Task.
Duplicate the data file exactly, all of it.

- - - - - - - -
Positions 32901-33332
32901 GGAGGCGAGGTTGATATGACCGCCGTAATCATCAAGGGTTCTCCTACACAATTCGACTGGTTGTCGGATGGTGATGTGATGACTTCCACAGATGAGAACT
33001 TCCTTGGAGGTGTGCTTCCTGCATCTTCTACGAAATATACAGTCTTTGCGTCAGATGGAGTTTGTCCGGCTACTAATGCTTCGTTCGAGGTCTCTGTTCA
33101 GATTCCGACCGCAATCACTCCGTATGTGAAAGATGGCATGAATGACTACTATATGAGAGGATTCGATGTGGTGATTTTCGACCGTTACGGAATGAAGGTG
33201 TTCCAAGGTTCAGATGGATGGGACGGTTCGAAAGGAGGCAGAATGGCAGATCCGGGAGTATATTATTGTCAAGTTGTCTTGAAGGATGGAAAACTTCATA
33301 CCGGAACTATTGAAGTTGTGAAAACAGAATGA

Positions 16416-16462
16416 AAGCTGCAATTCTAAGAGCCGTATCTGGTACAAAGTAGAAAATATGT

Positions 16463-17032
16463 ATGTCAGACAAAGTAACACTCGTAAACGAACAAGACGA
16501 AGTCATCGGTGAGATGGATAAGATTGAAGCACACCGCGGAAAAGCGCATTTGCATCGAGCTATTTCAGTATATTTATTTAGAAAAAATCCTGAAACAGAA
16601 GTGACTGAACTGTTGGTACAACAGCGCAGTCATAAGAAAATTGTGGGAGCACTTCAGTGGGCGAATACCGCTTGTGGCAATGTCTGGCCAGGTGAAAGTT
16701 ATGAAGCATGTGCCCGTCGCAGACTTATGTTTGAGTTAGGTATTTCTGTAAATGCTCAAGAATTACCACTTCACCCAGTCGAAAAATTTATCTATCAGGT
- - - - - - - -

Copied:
Positions 32901-33332
32901 GGAGGCGAGGTTGATATGACCGCCGTAATCATCAAGGGTTCTCCTACACAATTCGACTGGTTGTCGGATGGTGATGTGATGACTTCCACAGATGAGAACT
33001 TCCTTGGAGGTGTGCTTCCTGCATCTTCTACGAAATATACAGTCTTTGCGTCAGATGGAGTTTGTCCGGCTACTAATGCTTCGTTCGAGGTCTCTGTTCA
33101 GATTCCGACCGCAATCACTCCGTATGTGAAAGATGGCATGAATGACTACTATATGAGAGGATTCGATGTGGTGATTTTCGACCGTTACGGAATGAAGGTG
33201 TTCCAAGGTTCAGATGGATGGGACGGTTCGAAAGGAGGCAGAATGGCAGATCCGGGAGTATATTATTGTCAAGTTGTCTTGAAGGATGGAAAACTTCATA
33301 CCGGAACTATTGAAGTTGTGAAAACAGAATGA

Positions 16416-16462
16416 AAGCTGCAATTCTAAGAGCCGTATCTGGTACAAAGTAGAAAATATGT

Positions 16463-17032
16463 ATGTCAGACAAAGTAACACTCGTAAACGAACAAGACGA
16501 AGTCATCGGTGAGATGGATAAGATTGAAGCACACCGCGGAAAAGCGCATTTGCATCGAGCTATTTCAGTATATTTATTTAGAAAAAATCCTGAAACAGAA
16601 GTGACTGAACTGTTGGTACAACAGCGCAGTCATAAGAAAATTGTGGGAGCACTTCAGTGGGCGAATACCGCTTGTGGCAATGTCTGGCCAGGTGAAAGTT
16701 ATGAAGCATGTGCCCGTCGCAGACTTATGTTTGAGTTAGGTATTTCTGTAAATGCTCAAGAATTACCACTTCACCCAGTCGAAAAATTTATCTATCAGGT